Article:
Why every day is #WorldToiletDay at American Standard

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Campaign looks to stop 2,000 deaths a day due to lack of sanitation facilities

PISCATAWAY, NJ — American Standard is celebrating the 14th annual World Toilet Day by expanding its Flush for Good initiative, which focuses on providing more than 20 million people around the globe with safer sanitation facilities by 2020.

World Toilet Day was originally established by the World Toilet Organization in 2001 and recognized in 2013 by the United Nations as an official international day. The 2015 World Toilet Day campaign aims to stop the 2,000 deaths that occur every day from diseases caused by lack of access to proper sanitation facilities. There are currently 2.5 billion people globally without access to safe sanitation facilities.

"On [World Toilet Day] employees have an opportunity to reflect on and be grateful for the sanitation that we do have and reflect on what other people are not able to experience," Long said.

PR firm O'Reilly DePalma has been assisting American Standard with comms around its sanitation safety initiatives since 2012.

Jeannette Long, American Standard VP of brand marketing, said that it is a daily mission for the company to raise awareness of this issue, and one of its biggest objectives. 

"This is something so connected to the mission of American Standard – to improve daily living," Long said.

American Standard is currently field testing three new models of its patented SaTo (Safe Toilet) products in Rwanda to help eliminate the transmission of disease and odors from traditional open-pit latrines. The company plans to expand field testing to Uganda and Kenya in the coming months, Long said. Execution of the field tests by American Standard is being facilitated by UNICEF.

The field tests mark American Standard’s latest efforts to improve global sanitation conditions – an area the company has been committed to since 2012. The company developed its first SaTo pan in partnership with the Bill and Melinda Gates Foundation.

In 2013, American Standard launched its Flush for Good campaign, pledging the donation of 1.2 million SaTo toilet pans to developing countries, impacting 5 million lives. As part of that campaign, between 2013 and 2014, for every Champion toilet sold, American Standard donated a sanitary toilet pan to a developing country.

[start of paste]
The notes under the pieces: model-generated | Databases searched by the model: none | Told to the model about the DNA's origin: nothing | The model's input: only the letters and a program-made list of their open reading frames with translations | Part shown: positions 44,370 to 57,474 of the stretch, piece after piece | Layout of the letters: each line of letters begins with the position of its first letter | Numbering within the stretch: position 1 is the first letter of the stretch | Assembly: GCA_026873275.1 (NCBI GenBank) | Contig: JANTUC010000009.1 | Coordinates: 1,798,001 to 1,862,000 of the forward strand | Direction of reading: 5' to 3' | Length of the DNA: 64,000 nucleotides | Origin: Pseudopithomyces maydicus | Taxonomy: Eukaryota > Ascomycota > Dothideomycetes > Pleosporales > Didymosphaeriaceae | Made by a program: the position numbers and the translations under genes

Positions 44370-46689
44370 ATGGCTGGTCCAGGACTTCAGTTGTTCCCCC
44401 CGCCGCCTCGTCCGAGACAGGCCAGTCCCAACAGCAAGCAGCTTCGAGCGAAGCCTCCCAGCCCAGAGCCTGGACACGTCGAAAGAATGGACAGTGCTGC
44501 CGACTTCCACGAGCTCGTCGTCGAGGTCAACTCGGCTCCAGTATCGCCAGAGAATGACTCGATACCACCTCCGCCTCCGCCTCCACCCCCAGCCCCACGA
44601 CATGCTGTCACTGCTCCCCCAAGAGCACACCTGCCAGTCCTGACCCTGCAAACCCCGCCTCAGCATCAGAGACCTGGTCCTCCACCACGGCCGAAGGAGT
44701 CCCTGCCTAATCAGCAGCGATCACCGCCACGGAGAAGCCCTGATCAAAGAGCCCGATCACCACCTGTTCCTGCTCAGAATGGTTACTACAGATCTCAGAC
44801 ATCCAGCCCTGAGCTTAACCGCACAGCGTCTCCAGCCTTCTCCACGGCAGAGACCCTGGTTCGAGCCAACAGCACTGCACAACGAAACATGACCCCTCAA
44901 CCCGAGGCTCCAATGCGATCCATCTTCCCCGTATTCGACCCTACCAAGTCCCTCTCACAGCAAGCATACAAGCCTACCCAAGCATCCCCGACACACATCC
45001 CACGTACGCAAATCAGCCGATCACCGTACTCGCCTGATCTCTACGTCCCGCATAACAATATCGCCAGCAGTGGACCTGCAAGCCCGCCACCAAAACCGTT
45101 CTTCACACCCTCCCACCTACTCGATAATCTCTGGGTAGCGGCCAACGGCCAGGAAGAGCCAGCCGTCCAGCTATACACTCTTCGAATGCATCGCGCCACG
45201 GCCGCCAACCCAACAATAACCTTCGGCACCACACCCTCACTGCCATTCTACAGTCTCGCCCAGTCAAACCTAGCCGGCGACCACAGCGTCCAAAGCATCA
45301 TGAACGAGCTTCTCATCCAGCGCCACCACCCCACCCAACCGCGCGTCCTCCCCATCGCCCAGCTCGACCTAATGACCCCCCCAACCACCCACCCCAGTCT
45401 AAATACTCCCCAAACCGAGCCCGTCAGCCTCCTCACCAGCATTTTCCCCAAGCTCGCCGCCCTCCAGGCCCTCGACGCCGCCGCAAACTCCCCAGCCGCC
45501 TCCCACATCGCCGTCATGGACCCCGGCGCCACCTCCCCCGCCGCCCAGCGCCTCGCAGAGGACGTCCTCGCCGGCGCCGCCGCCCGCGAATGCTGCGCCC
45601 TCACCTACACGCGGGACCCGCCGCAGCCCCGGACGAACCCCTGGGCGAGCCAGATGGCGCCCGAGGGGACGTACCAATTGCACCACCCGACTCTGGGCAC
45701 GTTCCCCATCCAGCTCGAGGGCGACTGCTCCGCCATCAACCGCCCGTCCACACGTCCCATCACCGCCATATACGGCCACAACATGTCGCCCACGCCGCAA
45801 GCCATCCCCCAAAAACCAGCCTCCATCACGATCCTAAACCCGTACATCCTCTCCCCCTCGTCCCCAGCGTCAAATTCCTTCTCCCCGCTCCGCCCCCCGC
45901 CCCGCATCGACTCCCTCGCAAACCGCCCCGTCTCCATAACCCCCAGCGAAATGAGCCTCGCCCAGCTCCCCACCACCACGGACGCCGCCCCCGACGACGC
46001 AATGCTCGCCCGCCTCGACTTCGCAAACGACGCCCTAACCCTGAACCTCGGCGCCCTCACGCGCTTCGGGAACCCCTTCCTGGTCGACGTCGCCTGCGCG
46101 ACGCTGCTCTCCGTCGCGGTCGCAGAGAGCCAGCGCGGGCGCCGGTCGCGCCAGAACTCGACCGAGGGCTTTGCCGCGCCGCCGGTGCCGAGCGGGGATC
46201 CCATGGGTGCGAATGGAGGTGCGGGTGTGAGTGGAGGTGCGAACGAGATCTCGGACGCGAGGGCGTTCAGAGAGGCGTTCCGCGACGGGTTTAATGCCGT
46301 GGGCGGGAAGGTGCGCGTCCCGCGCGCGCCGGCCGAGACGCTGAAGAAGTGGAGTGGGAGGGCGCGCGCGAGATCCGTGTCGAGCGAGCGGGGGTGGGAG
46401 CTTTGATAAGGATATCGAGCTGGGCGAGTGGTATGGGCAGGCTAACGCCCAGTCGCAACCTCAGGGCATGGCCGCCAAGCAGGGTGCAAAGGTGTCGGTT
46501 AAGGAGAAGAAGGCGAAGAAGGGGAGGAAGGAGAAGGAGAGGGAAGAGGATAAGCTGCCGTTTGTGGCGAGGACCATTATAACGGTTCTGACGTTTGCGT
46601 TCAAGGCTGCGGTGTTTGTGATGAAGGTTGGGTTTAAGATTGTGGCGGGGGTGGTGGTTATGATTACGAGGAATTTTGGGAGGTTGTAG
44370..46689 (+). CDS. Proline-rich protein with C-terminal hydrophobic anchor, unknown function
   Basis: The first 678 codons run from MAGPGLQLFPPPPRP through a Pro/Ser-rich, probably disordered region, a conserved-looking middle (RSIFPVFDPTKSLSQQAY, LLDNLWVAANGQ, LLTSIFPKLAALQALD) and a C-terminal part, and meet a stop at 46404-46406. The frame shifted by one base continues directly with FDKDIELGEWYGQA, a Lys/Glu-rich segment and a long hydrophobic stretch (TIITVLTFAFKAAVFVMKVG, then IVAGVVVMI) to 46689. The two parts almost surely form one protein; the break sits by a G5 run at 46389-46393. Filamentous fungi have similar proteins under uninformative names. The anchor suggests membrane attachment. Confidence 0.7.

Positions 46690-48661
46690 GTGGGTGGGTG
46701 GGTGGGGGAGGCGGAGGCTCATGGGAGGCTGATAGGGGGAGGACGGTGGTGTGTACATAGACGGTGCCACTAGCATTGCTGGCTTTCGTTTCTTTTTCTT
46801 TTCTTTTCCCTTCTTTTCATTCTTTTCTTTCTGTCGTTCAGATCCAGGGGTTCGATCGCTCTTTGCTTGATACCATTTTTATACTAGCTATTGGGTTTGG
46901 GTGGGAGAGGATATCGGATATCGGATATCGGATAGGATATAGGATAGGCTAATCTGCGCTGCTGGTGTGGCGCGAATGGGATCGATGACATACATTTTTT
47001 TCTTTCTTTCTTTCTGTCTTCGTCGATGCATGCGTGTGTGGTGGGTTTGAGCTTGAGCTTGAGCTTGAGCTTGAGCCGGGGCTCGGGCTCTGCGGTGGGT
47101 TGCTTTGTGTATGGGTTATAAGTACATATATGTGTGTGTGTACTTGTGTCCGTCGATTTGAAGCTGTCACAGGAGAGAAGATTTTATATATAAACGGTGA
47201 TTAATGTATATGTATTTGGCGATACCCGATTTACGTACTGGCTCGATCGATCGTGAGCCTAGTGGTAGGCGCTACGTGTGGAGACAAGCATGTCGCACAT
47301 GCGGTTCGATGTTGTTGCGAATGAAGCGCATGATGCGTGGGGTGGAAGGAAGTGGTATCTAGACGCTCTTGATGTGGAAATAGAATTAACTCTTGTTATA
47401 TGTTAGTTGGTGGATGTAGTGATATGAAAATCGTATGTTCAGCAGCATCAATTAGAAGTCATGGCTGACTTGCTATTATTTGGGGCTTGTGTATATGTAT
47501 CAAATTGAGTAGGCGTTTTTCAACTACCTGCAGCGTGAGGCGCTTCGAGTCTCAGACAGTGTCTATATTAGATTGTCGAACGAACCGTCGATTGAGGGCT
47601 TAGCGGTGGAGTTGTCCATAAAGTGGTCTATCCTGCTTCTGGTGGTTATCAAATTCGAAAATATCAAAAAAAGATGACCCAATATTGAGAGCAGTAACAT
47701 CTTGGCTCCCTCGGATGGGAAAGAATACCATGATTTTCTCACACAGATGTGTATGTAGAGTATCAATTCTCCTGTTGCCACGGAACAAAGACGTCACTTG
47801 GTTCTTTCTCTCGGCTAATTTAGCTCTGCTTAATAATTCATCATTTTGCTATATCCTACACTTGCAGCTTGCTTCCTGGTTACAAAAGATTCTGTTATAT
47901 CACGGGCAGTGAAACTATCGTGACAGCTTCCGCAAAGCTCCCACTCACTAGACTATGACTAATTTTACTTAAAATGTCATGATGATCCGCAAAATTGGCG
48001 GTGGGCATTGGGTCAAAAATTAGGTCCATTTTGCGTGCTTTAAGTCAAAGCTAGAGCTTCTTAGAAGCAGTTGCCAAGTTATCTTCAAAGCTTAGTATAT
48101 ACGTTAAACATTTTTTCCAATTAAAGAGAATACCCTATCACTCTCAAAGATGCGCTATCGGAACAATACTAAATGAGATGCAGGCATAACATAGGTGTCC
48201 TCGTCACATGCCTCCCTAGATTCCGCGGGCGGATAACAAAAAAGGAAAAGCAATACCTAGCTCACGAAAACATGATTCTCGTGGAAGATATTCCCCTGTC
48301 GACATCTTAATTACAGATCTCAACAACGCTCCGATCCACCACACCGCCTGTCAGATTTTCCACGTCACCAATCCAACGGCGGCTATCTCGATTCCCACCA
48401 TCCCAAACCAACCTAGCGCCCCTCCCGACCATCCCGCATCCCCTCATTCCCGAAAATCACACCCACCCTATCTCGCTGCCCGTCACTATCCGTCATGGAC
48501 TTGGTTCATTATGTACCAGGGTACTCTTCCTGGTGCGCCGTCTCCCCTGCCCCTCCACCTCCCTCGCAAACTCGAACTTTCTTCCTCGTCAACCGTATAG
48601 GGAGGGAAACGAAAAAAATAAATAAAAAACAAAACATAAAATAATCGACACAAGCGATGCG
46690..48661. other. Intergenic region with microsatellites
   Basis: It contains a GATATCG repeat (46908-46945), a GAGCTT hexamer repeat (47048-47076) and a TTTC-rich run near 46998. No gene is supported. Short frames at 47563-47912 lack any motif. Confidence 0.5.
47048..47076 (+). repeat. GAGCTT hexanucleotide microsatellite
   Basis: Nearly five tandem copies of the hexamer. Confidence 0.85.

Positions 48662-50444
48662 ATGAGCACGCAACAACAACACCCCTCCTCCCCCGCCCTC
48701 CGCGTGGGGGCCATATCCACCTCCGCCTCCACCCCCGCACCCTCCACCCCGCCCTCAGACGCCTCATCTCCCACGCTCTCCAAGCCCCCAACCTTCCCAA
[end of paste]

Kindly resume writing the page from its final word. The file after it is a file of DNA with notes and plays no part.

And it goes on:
"We are no longer running the buy one/get one portion of that campaign because NGOs have to find homes for the 1.2 million donated toilets," said Long. "We do not want to flood a market with products that aren’t needed, so we have paused the marketing campaign to allow the installation side to catch up."

More than 800,000 pans have been installed in Bangladesh, Uganda, Haiti, Malawi, Nepal, Nigeria, and the Philippines, she said.

"From a business perspective, we believe there is value in trying to build a sustainable business behind this and not just through pure donations," said Long. "Helping to build local market and distribution systems is what we see as the next step in this type of business."

To further communicate about their efforts and also spread word about this issue, on Wednesday, American Standard sponsored a business-to-business focused Twitter chat to raise awareness among designers and remodelers who do kitchens and baths.

"We did the Twitter chat to engage the design community on some of the efforts happening around the world that they may not be aware of," Long said. "We want people to participate any way they can."

Long explained that it is difficult for the general public to find a direct way to help with this problem. So American Standard highlights different sanitation programs and organizations that they can contribute to, such as NGOs the company is partnered with including BRAC, WaterAid, Save the Children, Water for People, Plumbers Without Borders, UNICEF, and Food for the Poor.

On Thursday, an American Standard representative addressed a seminar on global sanitation at the School of Nursing of the University of Pennsylvania.

Internally, American Standard celebrated World Toilet Day with a party that included a toilet-adorned cake.

This article first appeared on prweek.com.


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